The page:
Posts Tagged 'civility'

The Etiquette of Valentine’s Day

Getting Valentine’s day right isn’t hard – it just takes a little bit of forethought and planning to ensure that the 14th February is a properly romantic affair rather than a tacky experiment.

Rules for Men

Red rosesGood old-fashioned chivalry may well be becoming a thing of the past, and some would argue it’s long dead and buried, but its survival has not been helped by feminism – which has caught men between a rock and a hard place over how they should treat the opposite sex. Yet, men are also to blame somewhat for letting it become so much of a tightrope.

It’s fair to say that even though there are some women who would recoil if a gentleman held a door open for her, in 2011, a lot of ladies have realized that they actually do like a bit of chivalry, even if they won’t necessarily admit it out-loud.

So if you are in the market for a bit of courtly love, here are the basics!

- Have an umbrella handy so you can shield your date from the rain, if needs be

- Hold doors open for women and let them go through first. (There is an etiquette for revolving doors, which, I think is a little long-winded: the man enters the revolving door first, pushes it round for the woman but emerges after her, thus going round twice!)

- Offer your coat if it gets cold

- The gentleman always pays the bill on the first date

That’ll be the dahlia

Giving flowers can be something of a minefield. People have definite opinions about flowers – some hate chrysanthemums, others think carnations are cheap. Whichever bloom you choose, it’s probably best to find out before which flowers your loved one actually likes, and stick to that.

When buying flowers, do remember the following.

- Make sure your chose a good florist – ideally once you choose your florist you should stay with them as this will ensure a relationship is built up and they will learn what suits you best

- The cost of the bouquet will vary on how generous you feel and how deeply you are in love. £40 is the average a typical man would spend on flowers for Valentine’s Day, but remember that a beautiful hand-tired posy may mean just as much as a grand, no-expense-spared display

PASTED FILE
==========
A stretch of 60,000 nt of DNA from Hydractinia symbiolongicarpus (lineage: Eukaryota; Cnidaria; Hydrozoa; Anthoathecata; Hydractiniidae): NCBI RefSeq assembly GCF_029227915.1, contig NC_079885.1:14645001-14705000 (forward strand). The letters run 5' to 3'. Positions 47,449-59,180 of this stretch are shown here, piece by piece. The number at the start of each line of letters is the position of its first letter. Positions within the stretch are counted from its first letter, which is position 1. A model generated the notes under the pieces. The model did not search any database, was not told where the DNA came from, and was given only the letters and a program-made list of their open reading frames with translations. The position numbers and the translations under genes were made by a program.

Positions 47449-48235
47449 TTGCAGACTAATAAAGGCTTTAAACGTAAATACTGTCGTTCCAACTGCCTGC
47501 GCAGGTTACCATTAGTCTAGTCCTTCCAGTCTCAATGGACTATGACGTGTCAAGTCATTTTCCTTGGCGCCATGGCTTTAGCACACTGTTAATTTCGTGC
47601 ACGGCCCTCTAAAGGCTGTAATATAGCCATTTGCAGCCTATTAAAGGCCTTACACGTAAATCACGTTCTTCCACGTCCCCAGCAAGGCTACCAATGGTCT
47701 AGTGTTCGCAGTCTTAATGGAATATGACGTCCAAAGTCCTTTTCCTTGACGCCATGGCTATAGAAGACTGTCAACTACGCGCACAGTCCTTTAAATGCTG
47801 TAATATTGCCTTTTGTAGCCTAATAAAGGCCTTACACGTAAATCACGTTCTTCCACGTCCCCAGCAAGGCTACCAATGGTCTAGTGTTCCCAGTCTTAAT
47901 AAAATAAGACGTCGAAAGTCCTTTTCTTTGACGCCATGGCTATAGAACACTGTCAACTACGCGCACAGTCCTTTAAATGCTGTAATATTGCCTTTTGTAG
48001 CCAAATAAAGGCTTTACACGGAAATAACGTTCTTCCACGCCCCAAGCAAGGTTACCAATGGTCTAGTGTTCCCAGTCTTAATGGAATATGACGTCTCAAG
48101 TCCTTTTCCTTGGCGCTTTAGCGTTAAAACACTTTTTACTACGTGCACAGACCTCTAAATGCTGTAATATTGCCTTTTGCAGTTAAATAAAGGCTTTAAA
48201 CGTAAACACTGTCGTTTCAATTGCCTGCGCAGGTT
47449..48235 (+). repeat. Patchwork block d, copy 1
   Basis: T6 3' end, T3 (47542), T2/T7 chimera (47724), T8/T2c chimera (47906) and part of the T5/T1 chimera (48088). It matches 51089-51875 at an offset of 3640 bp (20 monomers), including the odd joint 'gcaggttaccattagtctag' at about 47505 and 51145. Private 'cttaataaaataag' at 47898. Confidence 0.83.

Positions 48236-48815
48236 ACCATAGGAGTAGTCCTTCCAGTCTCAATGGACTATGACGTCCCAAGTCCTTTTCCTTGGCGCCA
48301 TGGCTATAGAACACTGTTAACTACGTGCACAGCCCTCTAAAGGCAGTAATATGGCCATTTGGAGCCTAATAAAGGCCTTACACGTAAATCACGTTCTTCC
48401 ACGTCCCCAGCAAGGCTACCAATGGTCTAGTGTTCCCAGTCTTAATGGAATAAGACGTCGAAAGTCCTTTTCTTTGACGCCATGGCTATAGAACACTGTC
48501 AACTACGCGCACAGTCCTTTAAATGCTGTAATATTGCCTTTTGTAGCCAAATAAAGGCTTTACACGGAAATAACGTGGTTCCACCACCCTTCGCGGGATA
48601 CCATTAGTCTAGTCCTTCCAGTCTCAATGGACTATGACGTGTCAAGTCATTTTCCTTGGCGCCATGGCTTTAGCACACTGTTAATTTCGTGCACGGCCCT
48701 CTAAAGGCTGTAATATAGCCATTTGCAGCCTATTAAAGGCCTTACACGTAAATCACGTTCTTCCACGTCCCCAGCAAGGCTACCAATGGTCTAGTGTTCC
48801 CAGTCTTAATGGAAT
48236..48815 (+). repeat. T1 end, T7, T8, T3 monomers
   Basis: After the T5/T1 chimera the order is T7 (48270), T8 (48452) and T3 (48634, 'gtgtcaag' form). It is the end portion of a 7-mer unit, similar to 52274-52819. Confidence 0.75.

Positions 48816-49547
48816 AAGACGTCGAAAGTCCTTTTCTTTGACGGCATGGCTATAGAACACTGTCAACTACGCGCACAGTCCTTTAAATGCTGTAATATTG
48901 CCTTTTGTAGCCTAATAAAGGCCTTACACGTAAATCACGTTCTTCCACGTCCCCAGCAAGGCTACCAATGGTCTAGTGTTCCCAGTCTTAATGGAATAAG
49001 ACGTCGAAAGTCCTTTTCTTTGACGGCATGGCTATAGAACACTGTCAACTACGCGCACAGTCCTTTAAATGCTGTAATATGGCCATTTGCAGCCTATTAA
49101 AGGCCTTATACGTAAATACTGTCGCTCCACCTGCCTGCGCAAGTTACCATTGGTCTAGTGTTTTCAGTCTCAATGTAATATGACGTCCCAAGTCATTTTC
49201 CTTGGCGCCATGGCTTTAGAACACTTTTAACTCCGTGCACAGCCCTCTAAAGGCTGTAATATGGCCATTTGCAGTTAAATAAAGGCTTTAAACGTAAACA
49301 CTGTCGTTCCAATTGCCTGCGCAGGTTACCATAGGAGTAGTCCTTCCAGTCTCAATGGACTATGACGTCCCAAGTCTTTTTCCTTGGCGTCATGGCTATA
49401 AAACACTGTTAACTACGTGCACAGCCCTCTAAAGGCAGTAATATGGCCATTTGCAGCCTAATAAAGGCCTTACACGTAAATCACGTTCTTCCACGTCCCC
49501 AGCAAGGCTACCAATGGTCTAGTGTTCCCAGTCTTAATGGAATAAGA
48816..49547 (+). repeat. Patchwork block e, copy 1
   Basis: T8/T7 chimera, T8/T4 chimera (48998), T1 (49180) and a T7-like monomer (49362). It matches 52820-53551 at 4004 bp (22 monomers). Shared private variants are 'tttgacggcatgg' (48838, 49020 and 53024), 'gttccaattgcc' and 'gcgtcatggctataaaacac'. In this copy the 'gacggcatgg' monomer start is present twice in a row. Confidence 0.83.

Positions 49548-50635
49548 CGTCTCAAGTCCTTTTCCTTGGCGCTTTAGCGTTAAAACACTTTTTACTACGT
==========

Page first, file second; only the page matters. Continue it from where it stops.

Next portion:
- If your lover is at work, it would be thoughtful to send them to her place of work – others will spy her carrying the bunch and she’ll get the chance to show off how much she’s loved by her admirer

- If you sent flowers last year, make sure you match your previous gift this year – if the bunch looks cheaper than last time then brace yourself for a bumpy ride

- For all things floral, The English Manner suggests Pulbrook and Gould in central London, or Judith Blacklock Flower Designs.  For those out of town, take a look at John Lewis and M&S – always great value and innovative designs.

Suits You

No one wants to be courted by someone with bad breath or dirty nails – your image and persona is vital for success. You don’t have to be dressed from top to toe in Savile Row, but cleanliness and style will pay dividends. When dressing yourself, remember there are sartorial rules for a reason. Break them at your peril!

Food of Love

Going out for a romantic meal for two, however unimaginative, is also a good step. There are plenty of excellent restaurants but eating out will mean that you share your special moments with the other diners.

It’s worth remembering that 14th February is one of the busiest nights of the year for the restaurant trade; make sure you get a good table by booking in advance at a restaurant she likes and be prepared for two sittings and indifferent service.

However delicious food in a high-class restaurant may be, nothing will impress your date more than a home-cooked meal. It speaks volumes if you can cook and take the time to make something special.